Tikkun Winter 2019 (34.1) - Page 43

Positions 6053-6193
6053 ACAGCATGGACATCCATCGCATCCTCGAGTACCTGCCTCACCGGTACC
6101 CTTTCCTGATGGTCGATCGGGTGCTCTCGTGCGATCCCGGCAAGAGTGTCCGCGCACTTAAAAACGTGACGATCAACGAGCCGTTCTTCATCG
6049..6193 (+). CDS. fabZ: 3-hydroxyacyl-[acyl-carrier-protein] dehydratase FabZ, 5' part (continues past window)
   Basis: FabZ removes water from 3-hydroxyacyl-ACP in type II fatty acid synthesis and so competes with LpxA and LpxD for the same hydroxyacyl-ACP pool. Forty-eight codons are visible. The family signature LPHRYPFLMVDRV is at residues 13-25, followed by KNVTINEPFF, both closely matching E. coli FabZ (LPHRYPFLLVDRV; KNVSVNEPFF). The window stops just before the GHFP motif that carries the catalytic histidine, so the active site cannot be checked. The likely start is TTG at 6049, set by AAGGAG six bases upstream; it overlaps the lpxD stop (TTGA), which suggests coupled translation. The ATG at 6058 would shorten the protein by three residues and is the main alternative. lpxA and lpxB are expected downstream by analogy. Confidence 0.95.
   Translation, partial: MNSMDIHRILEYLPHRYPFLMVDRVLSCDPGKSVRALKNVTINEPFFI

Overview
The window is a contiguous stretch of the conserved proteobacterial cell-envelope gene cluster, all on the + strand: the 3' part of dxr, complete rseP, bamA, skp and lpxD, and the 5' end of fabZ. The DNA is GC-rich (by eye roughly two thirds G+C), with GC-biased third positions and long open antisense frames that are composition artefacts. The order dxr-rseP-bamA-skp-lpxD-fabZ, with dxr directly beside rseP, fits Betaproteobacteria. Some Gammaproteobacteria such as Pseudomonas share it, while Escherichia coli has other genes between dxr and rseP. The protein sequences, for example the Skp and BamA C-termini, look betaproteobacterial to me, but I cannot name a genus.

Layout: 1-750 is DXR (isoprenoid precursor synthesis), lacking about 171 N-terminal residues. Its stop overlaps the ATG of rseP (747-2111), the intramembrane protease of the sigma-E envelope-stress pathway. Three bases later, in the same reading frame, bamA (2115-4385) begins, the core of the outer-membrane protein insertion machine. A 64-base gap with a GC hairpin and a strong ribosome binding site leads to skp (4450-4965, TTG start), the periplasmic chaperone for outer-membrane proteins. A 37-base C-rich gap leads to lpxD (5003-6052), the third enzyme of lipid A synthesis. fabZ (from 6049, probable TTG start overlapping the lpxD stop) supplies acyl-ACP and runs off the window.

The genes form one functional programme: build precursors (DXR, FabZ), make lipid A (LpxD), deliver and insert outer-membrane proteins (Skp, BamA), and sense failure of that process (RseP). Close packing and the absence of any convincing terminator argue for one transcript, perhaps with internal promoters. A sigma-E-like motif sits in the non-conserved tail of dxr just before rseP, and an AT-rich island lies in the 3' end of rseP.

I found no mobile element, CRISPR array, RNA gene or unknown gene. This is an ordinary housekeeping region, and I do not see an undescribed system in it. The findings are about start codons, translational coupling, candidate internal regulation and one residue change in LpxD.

THE PARTNERSHIP-DOMINATION SOCIAL SCALE Like domination-oriented societies, cultures orienting to the partnership end of the part- nership-domination continuum (it is always a matter of degree) also transcend conventional categories such as religious/secular, Eastern/ Western, industrial/ pre-industrial/post- industrial. Contemporary examples are the tribal Teduray of the Philippines, the agrarian Minangkabau of Sumatra, and technologically advanced Western cultures such as Sweden, Norway, Finland, and other Nordic nations. 4 These are not ideal societies. But both fami- lies and the state are democratic, women have higher status, and “feminine” nurturance and nonviolence are considered appropriate for men as well as women—and are socially sup- ported. The strong statistical correlation between the status of women and a nation’s general qual- ity of life empirically shows that partnership- oriented societies are better for both men and women. 5 This is not only because women are half the population, but because when the status of women is low, traits and activities stereotypically associated with women such as caring, caregiving, and nonviolence are less valued than those stereotypically associated with men. So less money goes into supporting the activities that make for a high quality of life for everyone, and more money goes into those stereotypically associated with men, including manufacturing weapons and fighting wars. 6 This gendered valuation system is reflected in both capitalism and socialism: neither Adam Smith nor Karl Marx included as “productive” the work of caring for people, starting in child- hood. So childcare workers are paid less than dog-walkers. And when caregiving is per- formed outside the labor market, whether by VOL. 34, NO. 1 “ The strong statistical correlation between the status of women and a nation’s general quality of life empirically shows that partnership- oriented societies are better for both men and women. ” men or women, it is not even counted in mea- sures of productivity such as Gross Domestic Product (GDP)—which instead includes mak- ing and selling cigarettes and weapons, activi- ties that destroy rather than nurture life. And this, despite studies showing that, if included, the work of caregiving in families would con- stitute between 30 to 50 percent of reported GDP! 7 Nordic nations do not have immense gaps between haves and have-nots, or the huge child poverty rates of the United States. Interna- tional surveys show that these are the happiest nations in the world, largely because people’s material and emotional needs are met by car- ing policies such as generous paid parental leave, high quality childcare, and elder care with dignity. The reason these nations heavily invest in car- ing for their people is not that they are well-to- do. Many more prosperous nations fail to in- vest in their people. Moreover, as Hilkka Pietila and others have documented, the Nordic “car- ing society” was not the consequence of greater prosperity. It was the other way around. 8 Another claim is that these societies are more caring because they are more homogenous. But homogenous societies such as Saudi Arabia have huge economic disparities, as well as des- potic governments and brutal institutionalized violence, such as public beheadings. © 2019 TIKKUN MAGAZINE 43